Free Ebook.


Enter your email address:

Delivered by FeedBurner

« Star Money Articles and Carnivals for the Week of June 14 | Main | The Seven Pillars of Financial Success, Pillar 6: Get Insured »

June 19, 2010

Comments

Feed You can follow this conversation by subscribing to the comment feed for this post.

The extra $1,500-$2,000/month is gravy for sure! People should NEVER count on it, even though there's a good chance it'll be there.

How many years away from 62 are you FMF?

The gravy of $1500 - $2000..... where did you get that fact? I know people who are retired, and most certainly don't get that type of amount. You're right, it may be best not to plan on this.

That's easy for MasterPo: ZERO.

Don't count on getting dime from Uncle Obama (whoever his hand-picked successor is) when MasterPo retires, even if the system is technically still around.

The day will come soon when if you have over $100k in personal retirement plans (401k, IRA, SEP, SIMPLE etc) you will be deemed "rich" and "not need" SS.

Mark MasterPo's words.

Might mark them if you expressed them a but more coherently. Honestly, does the silly third person gimmick never get old?

Master Po,

How is Uncle Obama going to hand pick a successor? He was elected President and the next President will also be elected.

If I was a betting man I would bet with Financial Samurai and not Master Po. I think most likely everyone that has paid into SS will get money out of SS. Will payments be decreased, possibly. Will more of it be taxed, possibly. However, no matter how rich you are, I think everyone will continue to get SS.

It is very possible, however, that at some point, means testing would be applied to social security benefits, resulting in a reduction in benefits for some.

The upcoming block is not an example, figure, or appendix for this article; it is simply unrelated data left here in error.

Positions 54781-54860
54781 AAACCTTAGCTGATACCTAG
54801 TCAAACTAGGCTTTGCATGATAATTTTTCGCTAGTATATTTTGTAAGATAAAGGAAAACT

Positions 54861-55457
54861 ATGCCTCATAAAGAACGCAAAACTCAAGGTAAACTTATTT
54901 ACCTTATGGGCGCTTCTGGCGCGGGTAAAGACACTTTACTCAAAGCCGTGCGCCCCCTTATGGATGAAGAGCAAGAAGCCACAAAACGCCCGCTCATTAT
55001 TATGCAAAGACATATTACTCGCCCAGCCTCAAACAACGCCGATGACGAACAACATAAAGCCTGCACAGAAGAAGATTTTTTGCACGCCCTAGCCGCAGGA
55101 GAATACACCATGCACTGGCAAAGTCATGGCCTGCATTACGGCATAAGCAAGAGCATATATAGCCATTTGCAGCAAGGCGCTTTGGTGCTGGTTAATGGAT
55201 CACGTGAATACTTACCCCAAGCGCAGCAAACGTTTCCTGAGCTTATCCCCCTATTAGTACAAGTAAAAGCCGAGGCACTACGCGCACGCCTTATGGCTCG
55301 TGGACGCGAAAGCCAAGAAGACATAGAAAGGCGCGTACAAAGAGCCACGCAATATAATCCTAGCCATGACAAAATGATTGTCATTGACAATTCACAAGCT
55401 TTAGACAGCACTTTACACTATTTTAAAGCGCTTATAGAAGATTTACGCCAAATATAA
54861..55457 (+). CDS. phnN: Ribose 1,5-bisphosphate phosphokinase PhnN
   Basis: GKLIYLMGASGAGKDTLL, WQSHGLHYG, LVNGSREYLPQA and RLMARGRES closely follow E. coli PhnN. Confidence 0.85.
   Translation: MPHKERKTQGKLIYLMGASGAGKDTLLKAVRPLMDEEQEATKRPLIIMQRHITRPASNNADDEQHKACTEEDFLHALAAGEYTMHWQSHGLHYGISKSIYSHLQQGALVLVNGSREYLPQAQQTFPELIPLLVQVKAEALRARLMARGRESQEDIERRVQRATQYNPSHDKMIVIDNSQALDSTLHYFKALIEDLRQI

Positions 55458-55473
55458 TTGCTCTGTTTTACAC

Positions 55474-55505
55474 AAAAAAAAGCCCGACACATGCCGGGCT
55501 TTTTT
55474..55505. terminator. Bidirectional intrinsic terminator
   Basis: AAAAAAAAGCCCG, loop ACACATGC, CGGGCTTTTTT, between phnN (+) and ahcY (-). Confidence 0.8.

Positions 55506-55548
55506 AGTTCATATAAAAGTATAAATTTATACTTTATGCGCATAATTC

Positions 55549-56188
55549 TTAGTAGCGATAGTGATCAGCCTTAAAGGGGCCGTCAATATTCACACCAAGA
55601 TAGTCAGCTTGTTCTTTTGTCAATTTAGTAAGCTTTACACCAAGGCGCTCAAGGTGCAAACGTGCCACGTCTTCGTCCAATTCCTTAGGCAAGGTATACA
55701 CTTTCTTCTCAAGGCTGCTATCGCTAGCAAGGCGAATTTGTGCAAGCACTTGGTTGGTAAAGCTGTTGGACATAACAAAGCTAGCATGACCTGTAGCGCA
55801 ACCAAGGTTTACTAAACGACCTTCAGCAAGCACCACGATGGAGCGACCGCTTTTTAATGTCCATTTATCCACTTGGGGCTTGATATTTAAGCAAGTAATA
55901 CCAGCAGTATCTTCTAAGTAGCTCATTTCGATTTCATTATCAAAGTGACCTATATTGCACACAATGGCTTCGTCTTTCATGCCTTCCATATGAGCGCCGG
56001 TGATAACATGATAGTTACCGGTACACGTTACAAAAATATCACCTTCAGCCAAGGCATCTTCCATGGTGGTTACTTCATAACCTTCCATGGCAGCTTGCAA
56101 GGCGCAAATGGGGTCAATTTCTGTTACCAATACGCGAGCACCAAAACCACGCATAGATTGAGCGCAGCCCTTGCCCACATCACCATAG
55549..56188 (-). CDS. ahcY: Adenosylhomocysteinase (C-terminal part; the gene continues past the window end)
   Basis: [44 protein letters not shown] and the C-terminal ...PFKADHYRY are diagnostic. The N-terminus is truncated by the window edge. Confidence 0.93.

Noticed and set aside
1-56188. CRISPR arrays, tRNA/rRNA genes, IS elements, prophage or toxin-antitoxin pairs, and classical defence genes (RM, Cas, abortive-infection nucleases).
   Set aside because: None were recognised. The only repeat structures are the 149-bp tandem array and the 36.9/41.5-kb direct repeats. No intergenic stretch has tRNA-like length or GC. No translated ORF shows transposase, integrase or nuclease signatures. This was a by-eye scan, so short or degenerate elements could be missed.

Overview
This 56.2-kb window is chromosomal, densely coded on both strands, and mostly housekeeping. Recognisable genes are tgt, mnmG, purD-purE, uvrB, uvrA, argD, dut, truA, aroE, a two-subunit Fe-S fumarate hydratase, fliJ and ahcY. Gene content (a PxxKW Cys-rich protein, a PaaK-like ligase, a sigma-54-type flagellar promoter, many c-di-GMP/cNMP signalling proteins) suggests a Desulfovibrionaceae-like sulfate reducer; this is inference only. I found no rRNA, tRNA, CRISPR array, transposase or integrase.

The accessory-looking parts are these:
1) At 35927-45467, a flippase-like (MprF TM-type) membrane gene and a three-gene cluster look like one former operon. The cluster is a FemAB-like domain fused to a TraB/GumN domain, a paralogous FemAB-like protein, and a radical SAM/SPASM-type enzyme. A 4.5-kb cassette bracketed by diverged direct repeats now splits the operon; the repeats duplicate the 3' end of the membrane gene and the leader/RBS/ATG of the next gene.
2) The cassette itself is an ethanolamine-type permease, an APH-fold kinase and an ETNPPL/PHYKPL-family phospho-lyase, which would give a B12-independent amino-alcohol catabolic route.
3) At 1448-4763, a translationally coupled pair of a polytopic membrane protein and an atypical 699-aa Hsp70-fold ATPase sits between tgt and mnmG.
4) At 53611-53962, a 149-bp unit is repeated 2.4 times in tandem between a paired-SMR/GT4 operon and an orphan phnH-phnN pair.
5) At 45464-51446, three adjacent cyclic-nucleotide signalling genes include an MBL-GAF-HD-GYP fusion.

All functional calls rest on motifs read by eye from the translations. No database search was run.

Jiml,

I think the better "polital" route is to continue on the path that we are now on, that is, tax the SS income more. Rather than means test and actually decrease the SS payment.

Just my opionion. BTW, I work for SS but these are just my personal opinions.

David M - Impossible. There simply isn't enough money in SS to pay everyone for the rest of their lives. Even with tax increases. Just not there. They (whoever is in office at the time) will *have to* come up with ways to trim back the SS rolls. The Supreme Court has already ruled many years ago that you do NOT have a right to SS even if you've paid in all your life!

As to the first part, that's the Chicago way. And never let a good crisis go to waste. :-(

FS --

I have over a decade and a half before I have to even consider retirement.

MasterPo
other than what you think you've heard from the Sunday and Fox news folks, you have no idea what the Chicago way means.

BilV - Enlighten us.

MasterPo doesn't think it has much to do with deep-dish pizza.

MP
You know, I considered doing just that in my above post. I chose then and do so now, not to "enlighten".
1. This is a personal finance blog, not a political one.
2. We won't agree.
3. No purpose would served and no one else on this site would care.(Or frankly even read).
4. It has a lot to do with deep dish pizza..........(Okay I joking about that. We can even agree on that point. ;-)

But I find your stylized manner of posting amusing(I mean that in a good way--no sarcasm inteneded). Talk to you later.

I think a couple of things will be put in place to address the upcoming Social Security Shortfalls. The easiest one is to increase the maximum amount of earnings that are subject to Social Security tax. Currently the maximum amount is $106,800. The other change that would probably make the most sense is raising the full retirement age which is currently set at 67.

Reducing COLA's or the actual benefit that someone receives from Social Security probably will not make the cut.

The comments to this entry are closed.

Start a Blog


Disclaimer


  • Any information shared on Free Money Finance does not constitute financial advice. The Website is intended to provide general information only and does not attempt to give you advice that relates to your specific circumstances. You are advised to discuss your specific requirements with an independent financial adviser. Per FTC guidelines, this website may be compensated by companies mentioned through advertising, affiliate programs or otherwise. All posts are © 2005-2012, Free Money Finance.

Stats